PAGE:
NEW YORK -- The nation's 31 Democratic attorneys general aren't likely to follow the lead of former New York AG Eliot Spitzer by targeting the high-rolling financial sector for future legal action.
Then again, neither is now-Gov. Spitzer, it appears.
Rather than emulate Spitzer and pursue their own bankers, brokers and accountants, Democratic AGs now aim for more "blue-collar" issues, according to an Oxford Analytica (OA) report May 30 at Forbes.com.
The report appeared the same day that Spitzer announced he had signed an order ultimately aimed at creating a new, updated state regulatory system for the finance sector he once terrorized.
The New York State Commission to Modernize the Regulation of Financial Services will report on reform of the current, rule-based system in June 2008. It contains representatives from industry, government and consumer groups.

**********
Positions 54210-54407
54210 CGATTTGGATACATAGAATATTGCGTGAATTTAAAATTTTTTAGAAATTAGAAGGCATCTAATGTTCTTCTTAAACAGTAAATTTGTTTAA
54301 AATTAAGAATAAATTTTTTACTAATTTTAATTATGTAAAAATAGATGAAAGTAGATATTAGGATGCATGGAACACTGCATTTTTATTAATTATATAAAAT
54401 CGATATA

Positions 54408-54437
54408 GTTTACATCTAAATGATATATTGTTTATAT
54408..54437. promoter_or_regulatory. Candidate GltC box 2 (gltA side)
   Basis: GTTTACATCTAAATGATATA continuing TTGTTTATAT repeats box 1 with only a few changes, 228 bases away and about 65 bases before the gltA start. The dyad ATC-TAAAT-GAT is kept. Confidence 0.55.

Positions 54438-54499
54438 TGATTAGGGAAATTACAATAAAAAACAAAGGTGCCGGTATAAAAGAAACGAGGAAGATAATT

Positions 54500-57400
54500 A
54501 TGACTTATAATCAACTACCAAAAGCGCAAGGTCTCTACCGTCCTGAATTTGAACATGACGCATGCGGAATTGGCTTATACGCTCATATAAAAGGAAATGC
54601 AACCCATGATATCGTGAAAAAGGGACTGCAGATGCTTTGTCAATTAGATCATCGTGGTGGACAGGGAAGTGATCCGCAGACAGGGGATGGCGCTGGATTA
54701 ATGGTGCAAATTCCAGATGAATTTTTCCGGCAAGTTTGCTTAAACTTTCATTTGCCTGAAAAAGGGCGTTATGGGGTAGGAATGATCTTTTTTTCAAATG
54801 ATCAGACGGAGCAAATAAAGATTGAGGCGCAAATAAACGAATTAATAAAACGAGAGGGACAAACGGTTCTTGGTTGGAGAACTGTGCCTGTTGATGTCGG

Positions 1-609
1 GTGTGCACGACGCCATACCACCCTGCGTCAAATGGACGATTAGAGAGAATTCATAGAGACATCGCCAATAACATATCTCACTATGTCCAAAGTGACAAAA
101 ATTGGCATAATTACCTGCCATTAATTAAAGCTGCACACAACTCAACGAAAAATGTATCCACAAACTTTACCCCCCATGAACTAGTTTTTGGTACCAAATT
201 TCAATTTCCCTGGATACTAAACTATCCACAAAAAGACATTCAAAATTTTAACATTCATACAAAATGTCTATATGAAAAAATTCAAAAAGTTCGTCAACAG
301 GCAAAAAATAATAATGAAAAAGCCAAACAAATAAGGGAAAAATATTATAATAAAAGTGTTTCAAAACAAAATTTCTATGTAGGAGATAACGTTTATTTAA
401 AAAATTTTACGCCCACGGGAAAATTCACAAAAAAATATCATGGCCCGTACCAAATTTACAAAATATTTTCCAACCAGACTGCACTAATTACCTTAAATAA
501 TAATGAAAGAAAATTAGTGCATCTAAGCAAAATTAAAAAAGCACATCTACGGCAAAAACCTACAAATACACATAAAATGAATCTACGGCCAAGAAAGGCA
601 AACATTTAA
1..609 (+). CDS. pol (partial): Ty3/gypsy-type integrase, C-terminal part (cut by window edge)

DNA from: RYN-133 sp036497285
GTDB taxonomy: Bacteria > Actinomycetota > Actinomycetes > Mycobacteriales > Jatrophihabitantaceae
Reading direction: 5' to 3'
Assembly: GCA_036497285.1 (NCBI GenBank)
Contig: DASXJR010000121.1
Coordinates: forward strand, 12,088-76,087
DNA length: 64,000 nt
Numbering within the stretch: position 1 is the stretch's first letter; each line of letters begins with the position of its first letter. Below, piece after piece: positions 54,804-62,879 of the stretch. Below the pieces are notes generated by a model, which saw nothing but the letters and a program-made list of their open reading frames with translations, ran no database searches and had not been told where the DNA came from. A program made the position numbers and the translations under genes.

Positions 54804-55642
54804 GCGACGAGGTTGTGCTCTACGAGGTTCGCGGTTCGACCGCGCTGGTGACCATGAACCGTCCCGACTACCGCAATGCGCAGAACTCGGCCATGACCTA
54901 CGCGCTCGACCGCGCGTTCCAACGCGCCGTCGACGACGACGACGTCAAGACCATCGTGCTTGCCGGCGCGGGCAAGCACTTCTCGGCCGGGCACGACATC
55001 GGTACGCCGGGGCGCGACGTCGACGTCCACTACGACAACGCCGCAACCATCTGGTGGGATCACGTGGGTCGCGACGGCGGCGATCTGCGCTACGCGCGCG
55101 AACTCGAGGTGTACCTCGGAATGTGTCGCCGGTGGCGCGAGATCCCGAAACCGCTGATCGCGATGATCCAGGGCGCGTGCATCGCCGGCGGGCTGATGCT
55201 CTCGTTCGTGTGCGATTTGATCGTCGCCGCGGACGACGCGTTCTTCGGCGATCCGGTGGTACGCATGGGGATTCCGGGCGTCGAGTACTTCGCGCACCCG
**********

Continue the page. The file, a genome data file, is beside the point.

Such a collegial approach to reform contrasts with Spitzer's aggressive pursuit of brokers, bankers and insurers during his two-term rule as New York attorney general. But the OA report doubts that other Democratic AGs will, as business fears, follow suit.
That's because Democrats nationwide are returning to the Party's traditional populist issues in areas such as health, environment and consumer protection, OA writes. And that means fewer suits against corporate lenders and more against student lenders.
Also popular are actions against sectors that serve largely blue-collar and low-income populations, LegalNewsLine has recently reported. These include payday-loan services and sub-prime mortgage providers.
The new wave, such as California's Jerry Brown, have moved from targeting corporate abuse toward issues with more broad-based appeal. So in a state that reveres its green image, Brown has put global-warming issues front and center of his legal strategy.
So a long-feared repeat by business of Spitzer's all-out assault on the finance sector isn't on the horizon, OA writes. "No Democratic attorney general appears interested in extending Spitzer's agenda of targeting Wall Street abuses."